Devices to assist in the reduction of inflammation and swelling are known. For instance, U.S. Pat. No. 4,628,932 describes an ice pack for use on a person's knee. Two compartments are employed to receive the ice. This device is helpful in the reduction of inflammation and swelling to a person's knee but is unfortunately limited in many ways. For instance, the device is limited for use on joints such as knees and elbows and lacks the structural components to be adaptable to other body parts. Further, it lacks an outer layer which could be used to reduce the temperature of the outside of the bag, which would make the bag more comfortable to hold by a person, and further lacks an absorbable material layer which could soak-up body fluids which may seep from the wounded area. This device could be wrapped in a dish towel. However, if any body fluids seep from the wound (i.e., blood), the dish towel would then need to be thrown away. This results in added expense and waste of a perfectly good towel. A person could instead wrap paper towels around the bag, but this too can add expense. Further, paper towels typically do not provide amble resistance from the coldness of the ice pack.
Some inventions have attempted to add an outer layer to their respective ice bag or heat pack. Such can be seen in U.S. Pat. Nos. 5,074,300, 5,133,348 and 5,456,704. Unfortunately, all of these inventions fall short of disclosing, let alone teach of suggest, a disposable ice pack having a fluid absorbable outer layer which soaks-up any body fluids of the wound and at the same time permits a person to hold the ice pack to the wound without being uncomfortable to hold due to the coldness of the ice pack. Such a device is clearly needed to overcome all of the deficiencies of the prior art.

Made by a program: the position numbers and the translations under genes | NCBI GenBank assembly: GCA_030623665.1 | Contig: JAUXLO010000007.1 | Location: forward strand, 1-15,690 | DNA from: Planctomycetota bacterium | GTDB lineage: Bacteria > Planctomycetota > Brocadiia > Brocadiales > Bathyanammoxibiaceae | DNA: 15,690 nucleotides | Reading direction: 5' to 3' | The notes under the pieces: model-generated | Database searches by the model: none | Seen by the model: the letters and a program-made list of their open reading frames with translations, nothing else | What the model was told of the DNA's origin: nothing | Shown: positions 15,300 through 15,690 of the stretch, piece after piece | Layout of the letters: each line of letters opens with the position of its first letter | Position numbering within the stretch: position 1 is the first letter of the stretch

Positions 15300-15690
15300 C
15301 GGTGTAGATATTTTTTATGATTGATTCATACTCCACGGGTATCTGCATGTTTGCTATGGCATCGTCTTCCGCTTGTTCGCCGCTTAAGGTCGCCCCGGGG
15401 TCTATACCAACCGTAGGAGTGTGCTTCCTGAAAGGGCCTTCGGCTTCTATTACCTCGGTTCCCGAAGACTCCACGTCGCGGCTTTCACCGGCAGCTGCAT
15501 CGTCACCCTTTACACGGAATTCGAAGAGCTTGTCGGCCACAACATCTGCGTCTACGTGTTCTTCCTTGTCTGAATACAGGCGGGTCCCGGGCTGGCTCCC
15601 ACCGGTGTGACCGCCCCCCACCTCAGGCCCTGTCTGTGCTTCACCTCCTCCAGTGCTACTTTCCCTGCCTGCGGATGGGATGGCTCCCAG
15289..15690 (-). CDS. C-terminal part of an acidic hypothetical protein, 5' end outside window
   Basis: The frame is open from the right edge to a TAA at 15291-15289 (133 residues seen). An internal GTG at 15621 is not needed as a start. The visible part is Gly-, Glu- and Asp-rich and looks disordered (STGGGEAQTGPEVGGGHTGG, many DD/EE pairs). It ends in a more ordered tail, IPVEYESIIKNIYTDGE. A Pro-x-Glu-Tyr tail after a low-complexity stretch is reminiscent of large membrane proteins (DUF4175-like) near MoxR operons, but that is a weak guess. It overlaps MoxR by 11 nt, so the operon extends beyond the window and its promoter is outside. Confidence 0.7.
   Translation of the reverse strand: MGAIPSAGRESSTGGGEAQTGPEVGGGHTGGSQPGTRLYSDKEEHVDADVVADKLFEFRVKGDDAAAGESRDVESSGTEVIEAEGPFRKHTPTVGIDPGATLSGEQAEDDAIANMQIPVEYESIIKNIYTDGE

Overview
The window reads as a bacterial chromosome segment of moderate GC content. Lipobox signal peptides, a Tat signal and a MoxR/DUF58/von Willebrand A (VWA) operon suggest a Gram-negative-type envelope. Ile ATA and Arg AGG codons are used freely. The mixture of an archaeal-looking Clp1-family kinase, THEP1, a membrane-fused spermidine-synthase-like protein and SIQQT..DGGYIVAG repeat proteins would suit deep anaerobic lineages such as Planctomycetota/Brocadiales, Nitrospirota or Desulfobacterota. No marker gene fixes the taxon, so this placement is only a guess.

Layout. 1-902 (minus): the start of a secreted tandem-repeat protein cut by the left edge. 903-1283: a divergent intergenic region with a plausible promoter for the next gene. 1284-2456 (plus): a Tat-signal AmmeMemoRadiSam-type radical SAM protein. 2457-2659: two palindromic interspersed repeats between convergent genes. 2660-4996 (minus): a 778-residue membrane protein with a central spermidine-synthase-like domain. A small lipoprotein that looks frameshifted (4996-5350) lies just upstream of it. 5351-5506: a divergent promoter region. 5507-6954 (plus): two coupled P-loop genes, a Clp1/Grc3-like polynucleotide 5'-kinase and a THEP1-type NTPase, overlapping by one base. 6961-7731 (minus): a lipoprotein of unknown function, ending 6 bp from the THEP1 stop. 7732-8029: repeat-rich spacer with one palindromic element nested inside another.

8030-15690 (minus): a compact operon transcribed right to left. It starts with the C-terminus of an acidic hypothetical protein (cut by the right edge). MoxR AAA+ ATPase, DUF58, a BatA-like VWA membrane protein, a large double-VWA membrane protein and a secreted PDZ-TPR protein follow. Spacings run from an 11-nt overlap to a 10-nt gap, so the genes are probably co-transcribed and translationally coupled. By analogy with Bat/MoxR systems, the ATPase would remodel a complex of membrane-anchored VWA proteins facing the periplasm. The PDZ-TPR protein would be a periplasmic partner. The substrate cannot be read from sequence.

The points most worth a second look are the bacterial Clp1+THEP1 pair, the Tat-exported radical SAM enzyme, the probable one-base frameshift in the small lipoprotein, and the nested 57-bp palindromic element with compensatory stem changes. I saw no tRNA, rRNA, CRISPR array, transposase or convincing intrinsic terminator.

I have invented an improved ice pack for use in treating body part wounds. My device is disposable, inexpensive to manufacture and autoclavable. The device includes a bag portion made to retain ice or a frozen ice pack made of a chemical composition enclosed within a soft pliable shell. The bag portion is constructed from a material which precludes or significantly limits moisture from soaking therethrough. A soft and sanitary fluid absorbable material is employed along opposed outer walls of the bag portion. In a preferred embodiment, the fluid absorbable material is attached to the bag by a heat seal along at least two side edges. The fluid absorbable material is capable of absorbing body fluids which may seep from a traumatized body part. The fluid absorbable material also reduces the transfer of heat thereby making the bag more comfortable to hold against the body part by a person's hand such t hat it does not get too cold. It further assists in eliminating any sweating that may occur from the bag portion.